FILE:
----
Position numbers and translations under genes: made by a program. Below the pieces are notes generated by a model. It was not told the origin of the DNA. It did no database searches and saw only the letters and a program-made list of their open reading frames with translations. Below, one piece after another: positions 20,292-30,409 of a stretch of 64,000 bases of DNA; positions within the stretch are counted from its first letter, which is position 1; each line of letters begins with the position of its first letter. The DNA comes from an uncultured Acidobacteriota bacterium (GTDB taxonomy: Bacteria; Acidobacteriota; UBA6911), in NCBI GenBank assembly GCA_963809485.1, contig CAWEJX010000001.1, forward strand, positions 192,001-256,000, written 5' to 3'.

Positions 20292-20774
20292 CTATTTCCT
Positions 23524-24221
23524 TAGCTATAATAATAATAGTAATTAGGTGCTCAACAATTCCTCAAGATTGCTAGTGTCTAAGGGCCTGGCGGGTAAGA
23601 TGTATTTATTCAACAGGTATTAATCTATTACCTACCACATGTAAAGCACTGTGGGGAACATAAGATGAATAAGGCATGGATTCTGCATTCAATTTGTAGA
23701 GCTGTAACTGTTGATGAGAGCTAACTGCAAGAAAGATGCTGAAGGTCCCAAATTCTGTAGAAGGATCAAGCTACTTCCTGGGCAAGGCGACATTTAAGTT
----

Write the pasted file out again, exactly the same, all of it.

Position numbers and translations under genes: made by a program. Below the pieces are notes generated by a model. It was not told the origin of the DNA. It did no database searches and saw only the letters and a program-made list of their open reading frames with translations. Below, one piece after another: positions 20,292-30,409 of a stretch of 64,000 bases of DNA; positions within the stretch are counted from its first letter, which is position 1; each line of letters begins with the position of its first letter. The DNA comes from an uncultured Acidobacteriota bacterium (GTDB taxonomy: Bacteria; Acidobacteriota; UBA6911), in NCBI GenBank assembly GCA_963809485.1, contig CAWEJX010000001.1, forward strand, positions 192,001-256,000, written 5' to 3'.

Positions 20292-20774
20292 CTATTTCCT
Positions 23524-24221
23524 TAGCTATAATAATAATAGTAATTAGGTGCTCAACAATTCCTCAAGATTGCTAGTGTCTAAGGGCCTGGCGGGTAAGA
23601 TGTATTTATTCAACAGGTATTAATCTATTACCTACCACATGTAAAGCACTGTGGGGAACATAAGATGAATAAGGCATGGATTCTGCATTCAATTTGTAGA
23701 GCTGTAACTGTTGATGAGAGCTAACTGCAAGAAAGATGCTGAAGGTCCCAAATTCTGTAGAAGGATCAAGCTACTTCCTGGGCAAGGCGACATTTAAGTT